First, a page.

People gathered on a Saturday afternoon at the Dallas West Branch Library, not to check out books, but to share their memories of the neighborhood.
Longtime residents were contributing stories, photos and personal artifacts, like church programs, to an event called a "History Harvest."
Organizers with buildingcommunityWORKSHOP, also called bcWORKSHOP, are collecting these oral histories in partnership with the Dallas Public Library with the goal of holding exhibits to showcase the stories and personal mementos for everyone to experience.
The project hopes to highlight how longtime residents in fast-changing neighborhoods like West Dallas are handling change as the city develops and undergoes cultural and demographic shifts.
"We're working with the Dallas Public Library to increase their collection of these neighborhood histories that are based on people and their own memories and what's important about that place," said Lizzie MacWillie, associate director of bcWORKSHOP.
Organizers are also gathering stories from the Polk-Wisdom and Martin Luther King Jr. library branches.
A few weeks after the History Harvest, several longtime residents went back to the Dallas West Branch Library to reflect on growing up there.
For generations, West Dallas neighborhoods have been home to mostly black and Latino residents.
Ronnie Mestas remembers the days when he was a kid — when schools in West Dallas were segregated and students were bussed to schools in other neighborhoods.
"It was segregated, there was pockets, and the streets divided us," he said. "African-American families were on the north side of Singleton, once you passed Westmoreland. Then the Hispanics, the few that were where I was at, we were on the south side of Singleton."
Schools eventually integrated. And through the decades the city of Dallas grew — and neighborhoods like West Dallas changed.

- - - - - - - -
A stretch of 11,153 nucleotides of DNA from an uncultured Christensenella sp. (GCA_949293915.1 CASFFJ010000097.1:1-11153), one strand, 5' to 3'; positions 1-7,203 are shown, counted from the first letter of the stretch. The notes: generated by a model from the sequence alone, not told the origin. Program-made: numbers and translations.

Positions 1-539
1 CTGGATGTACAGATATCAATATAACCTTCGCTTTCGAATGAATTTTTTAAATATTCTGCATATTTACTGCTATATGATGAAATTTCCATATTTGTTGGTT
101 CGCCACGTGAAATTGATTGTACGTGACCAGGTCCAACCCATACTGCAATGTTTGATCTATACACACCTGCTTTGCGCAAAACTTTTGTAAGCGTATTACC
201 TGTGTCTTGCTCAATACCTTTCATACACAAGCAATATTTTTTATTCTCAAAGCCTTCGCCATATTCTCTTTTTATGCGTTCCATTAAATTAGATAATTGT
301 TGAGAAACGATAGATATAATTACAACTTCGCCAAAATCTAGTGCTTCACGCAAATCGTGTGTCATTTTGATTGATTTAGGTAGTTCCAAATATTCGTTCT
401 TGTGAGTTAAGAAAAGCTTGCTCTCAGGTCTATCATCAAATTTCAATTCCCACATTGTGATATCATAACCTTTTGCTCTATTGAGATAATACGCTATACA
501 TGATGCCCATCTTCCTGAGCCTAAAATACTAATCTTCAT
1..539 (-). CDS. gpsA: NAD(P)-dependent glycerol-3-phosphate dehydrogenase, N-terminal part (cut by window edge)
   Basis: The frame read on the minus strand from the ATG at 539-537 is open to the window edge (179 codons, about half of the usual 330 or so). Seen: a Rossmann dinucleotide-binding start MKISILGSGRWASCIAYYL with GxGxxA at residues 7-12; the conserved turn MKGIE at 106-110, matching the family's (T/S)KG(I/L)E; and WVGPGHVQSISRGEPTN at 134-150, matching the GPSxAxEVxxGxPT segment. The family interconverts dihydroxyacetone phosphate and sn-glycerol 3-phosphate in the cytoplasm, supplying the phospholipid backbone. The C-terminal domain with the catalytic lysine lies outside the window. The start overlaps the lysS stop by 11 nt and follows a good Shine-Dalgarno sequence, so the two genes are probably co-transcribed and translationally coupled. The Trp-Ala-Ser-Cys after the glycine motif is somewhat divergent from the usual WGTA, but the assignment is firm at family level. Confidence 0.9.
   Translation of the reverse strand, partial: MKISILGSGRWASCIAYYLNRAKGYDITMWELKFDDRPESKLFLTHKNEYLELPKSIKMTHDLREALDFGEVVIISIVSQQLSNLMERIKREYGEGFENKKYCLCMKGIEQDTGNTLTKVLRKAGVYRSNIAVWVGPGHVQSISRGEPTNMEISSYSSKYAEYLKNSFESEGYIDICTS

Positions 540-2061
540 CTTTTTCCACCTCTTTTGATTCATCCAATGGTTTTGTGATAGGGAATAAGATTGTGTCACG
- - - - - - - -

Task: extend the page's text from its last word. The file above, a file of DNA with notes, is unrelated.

But longtime residents like Maria Lozada Garcia say the city has historically left behind the people who've always lived there. She says it's still happening.
"West Dallas was always medically underserved, there were hardly any recreational facilities or things like that," Garcia said. "The streets were not paved. ... No sewer, a lot of the things. It has always been the stepchild."
Those disadvantages continue to affect West Dallas.
Paula Hutchison says many in the area are grappling with health issues after attending schools in areas polluted by old factories and plants.
"We had to breathe that air everyday," she said. "Many of our people are suffering from disorders that were directly affected by this. We didn't know."
Over the last several years, new housing and retail developments have popped up all over West Dallas.
Trinity Groves brought in restaurants. There are luxury apartments. And that has led to higher rent and property taxes. It's also led to gentrification — and some longtime residents can't afford to live there anymore. Or they've been pushed out of the only place they know.
"Yes, it is personal," Hutchison said. "Blood, sweat and tears went into what we have from our inheritance. It wasn't easy for us. We had to stay on a certain side of the road. When the sun went down, 'Hey, you supposed to be at home.' They had a sign in the yard 'No [N-word] on the grass.' It was like that."
That's why residents are sharing their memories with the History Harvest project.
Maria Lozada Garcia says there's a lot at stake in West Dallas.
"I really would hate to see all of the different communities from La Bajada, to Los Altos, Ledbetter — all of the different neighborhoods have history, have heart here. And it is really important to preserve that," she said.
Garcia and her West Dallas neighbors have seen other communities across the city disappear . They say they won't let it happen to them.
The West Dallas Community History Exhibit will open Sept. 19 at the Dallas West Branch Library starting at 5 p.m. The exhibit will stay at the library through the end of November.